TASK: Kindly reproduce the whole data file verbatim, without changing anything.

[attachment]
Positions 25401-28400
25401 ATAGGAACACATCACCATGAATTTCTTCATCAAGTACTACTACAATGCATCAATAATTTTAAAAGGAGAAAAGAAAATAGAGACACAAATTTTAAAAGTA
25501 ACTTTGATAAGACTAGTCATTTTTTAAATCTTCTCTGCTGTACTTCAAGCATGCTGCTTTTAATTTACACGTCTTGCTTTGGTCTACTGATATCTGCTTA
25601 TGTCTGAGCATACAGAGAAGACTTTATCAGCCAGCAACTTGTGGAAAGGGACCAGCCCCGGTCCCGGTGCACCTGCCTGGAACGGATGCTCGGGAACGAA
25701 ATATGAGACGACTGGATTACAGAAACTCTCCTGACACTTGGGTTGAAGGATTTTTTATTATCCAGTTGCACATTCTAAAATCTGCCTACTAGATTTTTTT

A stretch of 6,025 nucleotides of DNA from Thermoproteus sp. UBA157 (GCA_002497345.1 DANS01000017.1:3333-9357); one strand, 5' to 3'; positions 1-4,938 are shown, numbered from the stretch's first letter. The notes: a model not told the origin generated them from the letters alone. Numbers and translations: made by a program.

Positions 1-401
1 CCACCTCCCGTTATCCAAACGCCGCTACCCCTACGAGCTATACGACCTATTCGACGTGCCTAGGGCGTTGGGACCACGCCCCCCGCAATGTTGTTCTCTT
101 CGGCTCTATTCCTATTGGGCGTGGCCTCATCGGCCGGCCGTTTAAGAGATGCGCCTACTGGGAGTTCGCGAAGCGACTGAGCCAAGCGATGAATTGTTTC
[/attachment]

Positions 25401-28400
25401 ATAGGAACACATCACCATGAATTTCTTCATCAAGTACTACTACAATGCATCAATAATTTTAAAAGGAGAAAAGAAAATAGAGACACAAATTTTAAAAGTA
25501 ACTTTGATAAGACTAGTCATTTTTTAAATCTTCTCTGCTGTACTTCAAGCATGCTGCTTTTAATTTACACGTCTTGCTTTGGTCTACTGATATCTGCTTA
25601 TGTCTGAGCATACAGAGAAGACTTTATCAGCCAGCAACTTGTGGAAAGGGACCAGCCCCGGTCCCGGTGCACCTGCCTGGAACGGATGCTCGGGAACGAA
25701 ATATGAGACGACTGGATTACAGAAACTCTCCTGACACTTGGGTTGAAGGATTTTTTATTATCCAGTTGCACATTCTAAAATCTGCCTACTAGATTTTTTT

A stretch of 6,025 nucleotides of DNA from Thermoproteus sp. UBA157 (GCA_002497345.1 DANS01000017.1:3333-9357); one strand, 5' to 3'; positions 1-4,938 are shown, numbered from the stretch's first letter. The notes: a model not told the origin generated them from the letters alone. Numbers and translations: made by a program.

Positions 1-401
1 CCACCTCCCGTTATCCAAACGCCGCTACCCCTACGAGCTATACGACCTATTCGACGTGCCTAGGGCGTTGGGACCACGCCCCCCGCAATGTTGTTCTCTT
101 CGGCTCTATTCCTATTGGGCGTGGCCTCATCGGCCGGCCGTTTAAGAGATGCGCCTACTGGGAGTTCGCGAAGCGACTGAGCCAAGCGATGAATTGTTTC